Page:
About the Rotunda
This building is one of two built in Rotorua in 1915 and opened in January 1916 as dormitories for the King George V Military Hospital for convalescent patients during the First World War. It was designed by the architectural firm of Hoggard and Prouse and built within six weeks by the Wellington firm of Campbell and Burke. The two octagonal dormitories were named Anzac and Suvla Wards.
The King George V Hospital was used as a civilian hospital in the 1920s. At the end of the decade the two octagonal dormitories were moved to Ōtaki to become part of New Zealand’s first permanent children’s health camp, which opened in 1932. They were dismantled and sent by rail to the camp where they were re-erected by the Lower Hutt firm of S Jarvis and Son. Dismantling the buildings was no easy task as the various nuts and bolts used in their construction had been fused together by the Rotorua sulphur. Jarvis and Son nearly went out of business as a result.
The rotunda is now the last remaining original structure of New Zealand’s first permanent children’s health camp. It is of outstanding national significance. [This building] has high technological interest as its design reflects the attitudes of the day towards the treatment of the sick. It is probably the last World War One hospital building of this design remaining in New Zealand.
Alison Dangerfield ~ Area Manager, Heritage New Zealand
The two rotundas - one for boys and the other for girls - each held, at peak, 60 beds. Such was their impressiveness in size and uniqueness that those who were among the first intakes and are now in the nineties, still recall the experience of sleeping in them. Some even remember exactly where their bed was located. These buildings became a feature of health camp promotions over the years, appearing on posters, tea-towels and first-day covers.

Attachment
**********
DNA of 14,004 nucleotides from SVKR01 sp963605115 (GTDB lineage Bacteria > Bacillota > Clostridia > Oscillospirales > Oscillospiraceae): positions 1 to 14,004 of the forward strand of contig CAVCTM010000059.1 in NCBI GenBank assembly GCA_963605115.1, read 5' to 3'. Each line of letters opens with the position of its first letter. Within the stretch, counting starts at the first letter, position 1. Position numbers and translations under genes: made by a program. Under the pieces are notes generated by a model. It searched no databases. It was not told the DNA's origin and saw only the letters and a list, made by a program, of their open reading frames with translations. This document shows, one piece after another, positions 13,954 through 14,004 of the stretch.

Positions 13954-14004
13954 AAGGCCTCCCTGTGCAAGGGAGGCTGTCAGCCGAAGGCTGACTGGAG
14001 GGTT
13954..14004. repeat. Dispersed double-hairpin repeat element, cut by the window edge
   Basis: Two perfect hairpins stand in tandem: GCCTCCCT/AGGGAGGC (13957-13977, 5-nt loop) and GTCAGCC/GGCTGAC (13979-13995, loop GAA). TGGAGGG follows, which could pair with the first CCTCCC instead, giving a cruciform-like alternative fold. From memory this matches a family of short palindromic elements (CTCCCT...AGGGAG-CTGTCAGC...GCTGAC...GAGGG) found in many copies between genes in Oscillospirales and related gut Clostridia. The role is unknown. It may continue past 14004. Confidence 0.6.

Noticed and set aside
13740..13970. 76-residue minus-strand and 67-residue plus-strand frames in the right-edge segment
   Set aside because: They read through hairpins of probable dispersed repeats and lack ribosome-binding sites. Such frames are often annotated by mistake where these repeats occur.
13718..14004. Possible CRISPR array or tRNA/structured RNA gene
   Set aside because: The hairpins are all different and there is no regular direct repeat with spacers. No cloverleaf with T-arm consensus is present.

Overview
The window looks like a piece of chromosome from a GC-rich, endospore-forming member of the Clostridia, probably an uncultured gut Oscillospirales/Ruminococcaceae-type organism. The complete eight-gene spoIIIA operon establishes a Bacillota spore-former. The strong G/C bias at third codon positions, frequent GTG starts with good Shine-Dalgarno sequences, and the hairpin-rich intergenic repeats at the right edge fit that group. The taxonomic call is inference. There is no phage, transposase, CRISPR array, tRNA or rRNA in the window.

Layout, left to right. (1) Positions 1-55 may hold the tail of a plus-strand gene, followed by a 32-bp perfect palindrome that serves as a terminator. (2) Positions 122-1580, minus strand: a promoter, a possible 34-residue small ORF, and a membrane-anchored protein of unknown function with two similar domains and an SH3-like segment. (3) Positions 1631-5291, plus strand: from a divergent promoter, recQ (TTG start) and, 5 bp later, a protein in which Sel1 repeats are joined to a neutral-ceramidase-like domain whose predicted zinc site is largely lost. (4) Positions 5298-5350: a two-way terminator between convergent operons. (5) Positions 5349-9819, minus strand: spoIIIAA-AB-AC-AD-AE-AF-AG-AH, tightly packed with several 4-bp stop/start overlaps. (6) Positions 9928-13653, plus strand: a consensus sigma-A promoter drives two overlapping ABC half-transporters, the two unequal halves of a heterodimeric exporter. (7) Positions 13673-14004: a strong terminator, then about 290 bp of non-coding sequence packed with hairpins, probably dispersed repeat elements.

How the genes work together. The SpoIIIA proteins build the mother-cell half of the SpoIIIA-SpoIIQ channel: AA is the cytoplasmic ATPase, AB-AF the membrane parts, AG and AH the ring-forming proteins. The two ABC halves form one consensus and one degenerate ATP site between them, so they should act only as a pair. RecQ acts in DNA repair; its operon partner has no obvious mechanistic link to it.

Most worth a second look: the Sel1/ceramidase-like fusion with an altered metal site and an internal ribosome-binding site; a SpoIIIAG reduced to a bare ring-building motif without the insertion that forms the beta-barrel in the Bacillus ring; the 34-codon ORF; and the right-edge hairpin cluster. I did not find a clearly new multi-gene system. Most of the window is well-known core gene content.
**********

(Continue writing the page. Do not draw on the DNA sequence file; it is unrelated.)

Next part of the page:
The buildings were temporarily used as hospital wards during the Second World War, mainly for geriatric and orthopaedic patients, until mid 1944. The nurses affectionately called the rotunda used for male patients “the bull ring”. After renovation they re-opened for health camp use in December 1944.
The eastern rotunda was demolished in 1963 and the remaining one was converted from a dormitory to a recreational building. Over the years the remaining building has been used for concerts (having proven to have excellent acoustics), dances and gymnastics
In 1982 the Manawatu Daily Times described the building thus: “Today this building remains not only as a historical reminder of service and utility but as a very happy place of activity … It stands proudly as a living piece of both New Zealand’s and Otaki’s history” The same is true today.
The rotunda is registered Category One on the Heritage New Zealand List and is a heritage building on the Kapiti Coast Heritage Buildings Register (B9). It has high technological interest as its design reflects the attitudes of the day towards the treatment of the sick.
It is not only important for its structure and historical usage but also for its association with nationally important figures; such as Dr Ada Paterson, who was responsible for establishing the Health Camp Federation with its network of health camps, Dr Harry Gibbs who chaired the Otaki Camp Committee for 20 years, Otaki’s Dr Gertrude Atmore, who served for many years as the camp’s doctor, and the local philanthropist Byron Brown, who donated land for the health camp and for other important buildings in Otaki.
Over recent years the remaining rotunda has fallen into disrepair and has been mothballed awaiting a decision on its future. In the year 2000, the seven children’s health camps around New Zealand were taken over by a Charitable Trust called Stand Children’s Services (Stand) including Otaki Health Camp. In 2018, confronted with rising maintenance costs, Stand decided to close the Otaki Camp.
Investigations have begun in conjunction with Heritage New Zealand into how this building can be saved and restored as a memorial to the pioneering days of the health camp movement and as a community facility.
Alison Dangerfield, Area Manager of Heritage New Zealand is enthusiastic about the potential for repair and reuse of the building. She commented “buildings which have had little maintenance over many years, on first look can seem a bit challenging but this challenge is one that has been met by many people all over New Zealand. The adaptive reuse of such a remarkable structure, which has played such a significant role in the lives of so many New Zealanders, will enable this part of the country’s history to be appreciated by generations to come.”